There are often upward of 20 or more seams in a single CBM well, and revenue per well increases with the number of seams. To illustrate this point, we use a sample of the 206 CBM wells drilled in the Horseshoe Canyon formation in 2003 and charted the distribution of the number of zones in each well (see Exhibit 11). On average, there were approximately 18 zones per completed well.
We expect that the average fracturing revenue is well above $50,000 per CBM well, making CBM well fracturing at least a $165 million business in aggregate in 2005 (assuming 3,000 well completions).
… We expect that the number of wells fractured will continue to grow as natural gas drilling remains strong and alternative natural gas sources, like CBM become more conventional.
EnCana explained that the stimulation process would perform two functions: first, it would create hydraulic fractures within the coals and provide pathways for the gas to flow from the seam to the wellbore. EnCana explained that using water to fracture coals inhibited gas production. Second, the nitrogen injection would act to flush the drilling water from the coal seams, allowing the gas to flow.
2013: Encana changes their own 2006 testimony at the Torrington Hearing (above) when filing their Statement of Defence in the Ernst lawsuit:
This stimulation performs two functions: it provides a near-wellbore access to the natural cleats in the coal seam allowing the CBM to flow from the coal seam to the well bore and aids in the flushing of drilling water from the coal seams, allowing gas to flow more effectively. Neither of the two wells at issue were hydraulically fractured.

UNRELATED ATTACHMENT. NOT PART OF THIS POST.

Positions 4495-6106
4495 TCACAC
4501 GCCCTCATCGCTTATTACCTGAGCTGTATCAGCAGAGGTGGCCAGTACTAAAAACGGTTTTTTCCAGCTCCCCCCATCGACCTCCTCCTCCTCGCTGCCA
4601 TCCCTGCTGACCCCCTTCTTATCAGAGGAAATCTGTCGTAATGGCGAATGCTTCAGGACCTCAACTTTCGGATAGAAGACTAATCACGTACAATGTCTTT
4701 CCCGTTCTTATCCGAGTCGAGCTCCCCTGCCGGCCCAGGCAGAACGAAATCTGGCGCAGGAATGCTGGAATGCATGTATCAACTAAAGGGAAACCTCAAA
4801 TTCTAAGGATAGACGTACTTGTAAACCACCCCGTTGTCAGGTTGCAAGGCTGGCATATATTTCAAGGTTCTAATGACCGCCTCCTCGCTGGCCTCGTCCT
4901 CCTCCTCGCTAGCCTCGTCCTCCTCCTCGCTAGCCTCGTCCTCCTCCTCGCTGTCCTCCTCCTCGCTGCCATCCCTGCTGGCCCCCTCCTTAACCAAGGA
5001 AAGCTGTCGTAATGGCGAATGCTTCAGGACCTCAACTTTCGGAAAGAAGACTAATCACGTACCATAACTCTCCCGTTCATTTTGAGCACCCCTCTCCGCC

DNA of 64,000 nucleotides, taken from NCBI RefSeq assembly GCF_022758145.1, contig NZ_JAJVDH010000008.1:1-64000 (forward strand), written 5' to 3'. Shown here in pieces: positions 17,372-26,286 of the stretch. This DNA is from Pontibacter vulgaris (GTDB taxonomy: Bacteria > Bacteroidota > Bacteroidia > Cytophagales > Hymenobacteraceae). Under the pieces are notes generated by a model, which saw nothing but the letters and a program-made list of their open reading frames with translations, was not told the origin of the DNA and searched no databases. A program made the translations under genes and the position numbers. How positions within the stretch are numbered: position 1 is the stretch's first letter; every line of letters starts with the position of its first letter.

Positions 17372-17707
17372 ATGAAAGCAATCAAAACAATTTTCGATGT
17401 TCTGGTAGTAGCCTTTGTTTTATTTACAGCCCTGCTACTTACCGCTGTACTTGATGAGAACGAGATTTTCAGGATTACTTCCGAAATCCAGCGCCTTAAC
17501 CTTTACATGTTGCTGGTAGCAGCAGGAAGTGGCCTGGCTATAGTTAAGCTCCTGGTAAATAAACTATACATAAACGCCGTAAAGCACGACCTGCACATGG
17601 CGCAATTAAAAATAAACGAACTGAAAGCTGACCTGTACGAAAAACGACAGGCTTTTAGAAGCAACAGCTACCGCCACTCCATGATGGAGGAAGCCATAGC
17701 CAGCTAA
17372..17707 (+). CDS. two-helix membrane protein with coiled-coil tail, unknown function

[End Reality Check #1]
[Reality Check #2:
2003 Encana test results on Ernst water well, testing done at her request:
October 30, 2006: Encana sends registered mail an offer to test Ernst’s water well, dated September 22, 2006 containing an implied refusal condition of 14 days.
2007 Bill Barnett letter on Encana refusing appropriate testing on his water well, not even after offering to pay for it himself.
September 17, 2010: Ernst letter to the AER when it was the ERCB, asking questions about the regulator approving more Encana wells to be frac’d in the fresh water zones near her already dangerously contaminated water well, including under her privately owned land:
EnCana wrote me that the company repaired their extremely shallow perforations of the 5-14 gas well by cementing them. This would not repair our fractured aquifers. I am concerned about cumulative gas migration impacts in an area with industrially fractured aquifers, and unresolved community wide water contamination, and the Alberta Government breaking its Legislature made promise (February 28 2006) to provide safe alternate water to adversely affected families ‘now and into the future’ …